It was once a proud village surrounded by fields of rolling countryside.

But after decades of urban sprawl it has come to be seen as more of a suburb of Norwich.

Now, the community of Bowthorpe is trying to reassert its independence and sense of identity.

Eastern Daily Press: The early stages of Bowthorpe being built

Locals have commissioned a new village sign which they hope to install on land in the heart of the area.

The Bowthorpe Village Sign Group held a competition to come up with a design and the item is now being manufactured by a sign-maker from Great Hockham.

Once completed, it will be placed at the junction of Saxoncote Road, Beloe Road and Clover Hill Road, at the top end of Bowthorpe Hall Road and adjacent to the Rayne Park development.

Eastern Daily Press: A home being built in Bowthorpe in 1990

The winning design was created by Sally Simpson.

It references the three modern estates that now make up Bowthorpe, as well as its industrial zone.

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The group is still trying to raise funds to complete the project.

In a message online, it said: “We feel Bowthorpe needs a village sign.  

Eastern Daily Press: A policeman cycles past Cloverfield in 1979

“If you live in Bowthorpe, have a connection with Bowthorpe or simply understand what a special place it is, please help us raise the money we need.   

“All money raised will be spent on the village sign and we will continue fundraising until we get all the money we need.” 

Eastern Daily Press: The former Bowthorpe High School in Earlham



The settlement has a history stretching back 2,000 years.

Its name is of Norse origin and refers to 'Bui's' farm or settlement.

One of the first references to it can be found in the Doomsday Book of 1086.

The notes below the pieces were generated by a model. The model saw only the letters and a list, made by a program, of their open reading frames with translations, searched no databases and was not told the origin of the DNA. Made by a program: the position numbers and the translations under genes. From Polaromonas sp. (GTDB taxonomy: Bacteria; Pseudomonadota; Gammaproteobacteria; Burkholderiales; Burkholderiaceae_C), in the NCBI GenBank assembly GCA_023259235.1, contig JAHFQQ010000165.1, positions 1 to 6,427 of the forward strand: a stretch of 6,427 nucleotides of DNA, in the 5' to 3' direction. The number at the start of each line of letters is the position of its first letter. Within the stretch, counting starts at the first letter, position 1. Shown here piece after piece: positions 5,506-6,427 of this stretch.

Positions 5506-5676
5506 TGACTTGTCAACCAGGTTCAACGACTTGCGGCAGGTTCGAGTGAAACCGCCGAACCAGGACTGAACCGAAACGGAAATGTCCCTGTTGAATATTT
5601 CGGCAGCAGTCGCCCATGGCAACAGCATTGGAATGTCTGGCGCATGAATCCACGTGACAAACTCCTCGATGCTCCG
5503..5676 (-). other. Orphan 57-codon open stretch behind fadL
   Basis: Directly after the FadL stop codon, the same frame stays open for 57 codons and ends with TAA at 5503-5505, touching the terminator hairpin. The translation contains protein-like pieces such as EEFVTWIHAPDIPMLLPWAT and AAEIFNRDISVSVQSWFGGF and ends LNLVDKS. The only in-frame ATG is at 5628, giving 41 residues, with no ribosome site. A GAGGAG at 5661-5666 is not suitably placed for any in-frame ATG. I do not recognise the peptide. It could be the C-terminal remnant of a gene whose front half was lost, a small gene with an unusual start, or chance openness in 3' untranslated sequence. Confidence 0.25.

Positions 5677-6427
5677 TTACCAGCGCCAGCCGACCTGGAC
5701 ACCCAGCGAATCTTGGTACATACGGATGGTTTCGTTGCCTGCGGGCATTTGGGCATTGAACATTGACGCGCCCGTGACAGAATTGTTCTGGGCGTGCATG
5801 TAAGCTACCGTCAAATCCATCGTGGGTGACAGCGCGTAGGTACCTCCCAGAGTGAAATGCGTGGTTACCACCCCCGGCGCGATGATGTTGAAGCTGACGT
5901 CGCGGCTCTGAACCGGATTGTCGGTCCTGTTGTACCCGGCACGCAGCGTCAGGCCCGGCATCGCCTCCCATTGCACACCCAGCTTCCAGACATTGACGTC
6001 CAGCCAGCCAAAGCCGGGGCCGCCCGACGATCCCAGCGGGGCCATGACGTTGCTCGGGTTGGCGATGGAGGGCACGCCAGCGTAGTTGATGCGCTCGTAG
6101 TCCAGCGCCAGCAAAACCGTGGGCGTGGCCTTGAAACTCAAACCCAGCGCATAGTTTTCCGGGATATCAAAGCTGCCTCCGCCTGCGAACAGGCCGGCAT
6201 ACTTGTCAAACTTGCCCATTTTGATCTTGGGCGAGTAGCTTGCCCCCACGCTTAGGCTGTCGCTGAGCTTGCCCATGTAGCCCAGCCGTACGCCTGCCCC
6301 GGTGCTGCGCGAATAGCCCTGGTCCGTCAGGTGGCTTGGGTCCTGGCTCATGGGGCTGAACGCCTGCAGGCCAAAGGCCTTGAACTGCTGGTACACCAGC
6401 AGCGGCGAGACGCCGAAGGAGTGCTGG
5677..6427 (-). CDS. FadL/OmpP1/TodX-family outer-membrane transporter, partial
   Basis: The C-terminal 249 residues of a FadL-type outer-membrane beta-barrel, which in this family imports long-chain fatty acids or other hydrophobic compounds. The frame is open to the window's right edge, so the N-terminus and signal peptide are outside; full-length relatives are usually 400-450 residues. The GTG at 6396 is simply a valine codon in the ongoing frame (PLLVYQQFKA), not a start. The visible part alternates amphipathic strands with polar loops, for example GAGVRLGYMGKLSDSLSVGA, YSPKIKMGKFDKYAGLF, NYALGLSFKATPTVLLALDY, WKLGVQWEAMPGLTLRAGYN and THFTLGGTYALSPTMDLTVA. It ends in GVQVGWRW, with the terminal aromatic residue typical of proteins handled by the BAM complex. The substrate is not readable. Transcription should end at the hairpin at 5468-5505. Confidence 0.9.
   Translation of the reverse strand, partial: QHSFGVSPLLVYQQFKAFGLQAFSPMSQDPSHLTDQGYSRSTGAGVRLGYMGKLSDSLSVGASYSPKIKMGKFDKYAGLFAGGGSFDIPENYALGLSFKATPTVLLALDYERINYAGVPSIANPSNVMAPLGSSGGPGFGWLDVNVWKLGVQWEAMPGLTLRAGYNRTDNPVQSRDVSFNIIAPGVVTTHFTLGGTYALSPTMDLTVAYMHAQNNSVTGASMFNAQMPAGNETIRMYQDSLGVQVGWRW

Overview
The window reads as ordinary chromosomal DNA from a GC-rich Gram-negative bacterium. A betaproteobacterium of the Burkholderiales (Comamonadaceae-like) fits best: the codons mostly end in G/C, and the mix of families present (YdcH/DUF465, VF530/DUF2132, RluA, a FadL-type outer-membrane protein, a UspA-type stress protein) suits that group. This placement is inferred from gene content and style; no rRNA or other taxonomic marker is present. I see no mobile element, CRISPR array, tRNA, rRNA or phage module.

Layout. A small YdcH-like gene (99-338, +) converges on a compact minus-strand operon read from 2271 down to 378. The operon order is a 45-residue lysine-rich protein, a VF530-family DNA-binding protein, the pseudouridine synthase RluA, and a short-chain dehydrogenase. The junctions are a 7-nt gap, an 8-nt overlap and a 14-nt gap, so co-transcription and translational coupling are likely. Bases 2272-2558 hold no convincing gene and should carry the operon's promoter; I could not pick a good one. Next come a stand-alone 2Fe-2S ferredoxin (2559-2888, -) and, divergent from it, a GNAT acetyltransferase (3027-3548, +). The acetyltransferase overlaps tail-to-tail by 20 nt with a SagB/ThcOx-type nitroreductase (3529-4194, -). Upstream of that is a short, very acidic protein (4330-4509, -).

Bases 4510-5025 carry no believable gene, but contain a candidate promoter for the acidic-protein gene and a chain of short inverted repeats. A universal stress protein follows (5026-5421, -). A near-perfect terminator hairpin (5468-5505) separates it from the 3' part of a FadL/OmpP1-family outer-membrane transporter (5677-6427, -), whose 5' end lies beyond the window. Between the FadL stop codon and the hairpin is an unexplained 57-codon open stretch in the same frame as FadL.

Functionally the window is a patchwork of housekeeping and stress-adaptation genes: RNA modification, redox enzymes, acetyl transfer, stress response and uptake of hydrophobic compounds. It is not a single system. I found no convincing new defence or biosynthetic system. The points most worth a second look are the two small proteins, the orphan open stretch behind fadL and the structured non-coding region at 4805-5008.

Bowthorpe – or Boethorp as it was referred to then – is recorded as being made up of 19 households and being owned principally by William the Conqueror.

Eastern Daily Press: The sign at the roundabout from Norwich to turn into Bowthorpe

It was here where Robert Kett briefly camped in July 1549 at the beginning of the rebellion that was to bear his name.

He decided quickly, however, that Bowthorpe was too exposed for a rebel camp and moved on to Mousehold Heath.

Since the 1970s, the village has been transformed by housing development.

It is now divided into four distinct areas: Clover Hill, Chapel Break, Three Score and the industrial estate known as Bowthorpe Park. 

Eastern Daily Press: An aerial view of Bowthorpe from 2005

The largest of these areas is Clover Hill which currently makes up almost two-thirds of Bowthorpe since its development in the 1980s. 

Chapel Break and Three Score quickly followed suit with their own developments taking place during the 1990s and early 2000s. 

The area is now home to three schools – two infant schools and one junior school – and some may also remember the now-closed and demolished high school, which was located in nearby Earlham. 

Eastern Daily Press: The design of the Bowthorpe village signThe design of the Bowthorpe village sign (Image: Bowthorpe Village Sign Group)